Esther’s Sumatran blog

Posted on Jul 23, 2013 in Blog | 0 comments

Sequence 01

Esther in the forest at Kerinci

 

To work in conservation but never to visit field projects is a shame, but when the opportunity arose thanks to our grant from Dreamworld Wildlife Foundation, I was keen get out to Indonesia to see what I’ve been working on the last seven years of my life.

Despite never having been in the field, 21st Century Tiger’s links with the NGOs in Sumatra have always been close and the collaborations have meant that this field trip felt like I was going to visit old friends!

My plan was to first visit the FFI/ National Park project in Kerinci Seblat National Park (KSNP) to meet some of the teams who patrol the forest and use intelligence gathering to catch poachers and uncover the crime networks behind tiger poaching.

From Kerinci, I would travel to Jambi to meet some of the ZSL team working in the Berbak National Park. Here is the first of two of my Sumatran blogs.

Part 1 Kerinci

Sumatra is a large island – easily double the size of Great Britain. Traveling from Padang to Sungai Penuh which didn’t seem very far (only 207km) took 10 hours.  We took the West Coast Highway – sounds like somewhere in the US but it was in fact a single lane road cutting through small village after village. Hence the fact that no one talks about distances in miles or kilometres, but in how long it takes to get there! In parts the road was unmade, in other parts it was just broken a result of both the rainy season weather and a lack of investment. Not only did the bumpy surface make it slow going, but so did the cows and goats… and sheep … and chickens… and dogs that made the road edges their homes. They didn’t seem to mind the constant beeping of traffic as they strolled at leisure across the road.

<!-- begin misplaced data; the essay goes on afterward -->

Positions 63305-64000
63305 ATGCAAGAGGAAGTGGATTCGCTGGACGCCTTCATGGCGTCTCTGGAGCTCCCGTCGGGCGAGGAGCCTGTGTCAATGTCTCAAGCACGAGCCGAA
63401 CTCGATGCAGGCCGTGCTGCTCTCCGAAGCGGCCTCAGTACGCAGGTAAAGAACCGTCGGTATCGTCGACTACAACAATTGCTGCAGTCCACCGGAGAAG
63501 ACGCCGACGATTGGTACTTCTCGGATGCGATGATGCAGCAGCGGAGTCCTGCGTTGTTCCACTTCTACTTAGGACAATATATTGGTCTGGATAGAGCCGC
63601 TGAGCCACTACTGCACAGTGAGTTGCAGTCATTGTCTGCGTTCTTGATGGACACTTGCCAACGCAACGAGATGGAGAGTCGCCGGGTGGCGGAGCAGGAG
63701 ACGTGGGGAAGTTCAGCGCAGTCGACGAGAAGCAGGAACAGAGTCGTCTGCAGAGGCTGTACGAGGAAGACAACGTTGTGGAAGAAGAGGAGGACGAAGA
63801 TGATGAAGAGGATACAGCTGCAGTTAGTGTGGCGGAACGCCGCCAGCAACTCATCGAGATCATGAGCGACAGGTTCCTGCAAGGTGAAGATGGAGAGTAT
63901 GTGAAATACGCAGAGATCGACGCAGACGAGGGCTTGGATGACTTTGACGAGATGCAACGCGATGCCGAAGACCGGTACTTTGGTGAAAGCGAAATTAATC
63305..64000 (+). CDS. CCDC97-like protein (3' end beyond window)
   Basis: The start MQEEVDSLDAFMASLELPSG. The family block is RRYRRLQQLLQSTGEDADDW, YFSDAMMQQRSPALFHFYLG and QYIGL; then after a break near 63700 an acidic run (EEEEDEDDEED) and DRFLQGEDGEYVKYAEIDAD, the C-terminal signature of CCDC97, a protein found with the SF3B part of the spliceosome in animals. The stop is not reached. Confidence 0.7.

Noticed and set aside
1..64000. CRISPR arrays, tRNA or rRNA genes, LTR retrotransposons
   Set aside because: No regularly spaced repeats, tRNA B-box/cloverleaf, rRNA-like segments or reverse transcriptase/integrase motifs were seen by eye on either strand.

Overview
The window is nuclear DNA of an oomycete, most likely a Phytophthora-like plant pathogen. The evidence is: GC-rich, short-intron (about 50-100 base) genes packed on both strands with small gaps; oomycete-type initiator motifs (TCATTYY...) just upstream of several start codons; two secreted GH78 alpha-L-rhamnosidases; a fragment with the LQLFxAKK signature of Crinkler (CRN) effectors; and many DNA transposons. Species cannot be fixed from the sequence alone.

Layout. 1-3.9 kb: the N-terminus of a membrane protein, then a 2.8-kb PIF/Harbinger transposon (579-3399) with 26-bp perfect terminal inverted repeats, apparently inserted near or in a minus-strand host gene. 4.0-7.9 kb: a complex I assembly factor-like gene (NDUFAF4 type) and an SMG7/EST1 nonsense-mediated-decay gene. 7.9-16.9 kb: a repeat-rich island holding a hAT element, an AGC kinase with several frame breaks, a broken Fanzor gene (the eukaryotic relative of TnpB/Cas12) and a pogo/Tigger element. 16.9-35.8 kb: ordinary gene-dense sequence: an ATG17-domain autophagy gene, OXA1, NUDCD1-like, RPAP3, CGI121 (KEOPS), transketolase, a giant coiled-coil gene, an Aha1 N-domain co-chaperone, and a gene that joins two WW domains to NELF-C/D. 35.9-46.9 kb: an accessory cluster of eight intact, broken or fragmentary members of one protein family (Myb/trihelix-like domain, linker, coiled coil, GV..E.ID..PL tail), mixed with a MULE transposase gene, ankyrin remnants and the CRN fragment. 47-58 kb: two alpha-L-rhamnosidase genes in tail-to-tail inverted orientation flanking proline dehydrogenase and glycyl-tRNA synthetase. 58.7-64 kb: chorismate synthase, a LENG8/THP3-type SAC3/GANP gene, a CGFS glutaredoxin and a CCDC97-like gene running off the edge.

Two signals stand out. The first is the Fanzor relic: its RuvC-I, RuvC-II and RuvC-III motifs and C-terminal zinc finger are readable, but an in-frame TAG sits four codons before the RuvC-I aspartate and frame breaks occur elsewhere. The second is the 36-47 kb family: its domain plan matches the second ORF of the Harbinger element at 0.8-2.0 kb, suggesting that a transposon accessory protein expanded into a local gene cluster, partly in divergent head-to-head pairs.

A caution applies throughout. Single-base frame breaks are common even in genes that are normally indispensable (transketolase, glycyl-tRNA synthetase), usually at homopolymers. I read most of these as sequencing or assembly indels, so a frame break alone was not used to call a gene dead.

I soon got used to the sound of the car horn – it said,
“I’m coming up behind you!”
“I’m here – beware!”
“I’m in the middle of the road so move over!”
“I’m over-taking so you’d better not be coming around that blind corner!”

The last couple of hours we crawled up a steep, windy and unmade road in pitch dark, often getting stuck behind large trucks into the Kerinci National Park. As we climbed over we started to descend into the Kerinci valley, a widely populated area that cuts a swathe through the park ending at the beautiful Lake Kerinci.

Snares confiscated in KSNP the previous day

Snares confiscated in KSNP the previous day

The Tiger Protection and Conservation Unit mess

The Tiger Protection and Conservation Unit mess

Plans were made for me to accompany one of the Kerinci tiger patrols into the forest near Maura Emat.  They were patrolling in an area where, in the run up to Ramadan, there might be an increase in poaching. During this time the teams compete in the “great Kerinci snare sweep” when the team who finds the most snares win a bonus.

We stayed one night at the guard post, and left the next morning for the drive to the drop off point.

Crossing the river by bamboo raft

Crossing the river by bamboo raft

At the National Park guard post Muara Emat

At the National Park guard post Muara Emat

 

We crossed the Batang Merangin river using a raft made from bamboo poles strapped together that was hauled across the fast moving current. The Tiger Conservation and Protection Unit (TCPU) were Pak Muslim (team leader), Harry, Dion, Ricky and me! The guys carried heavy packs with all that we would require for two days in the forest. I just had a change of clothes and my sleeping bag and that felt heavy enough!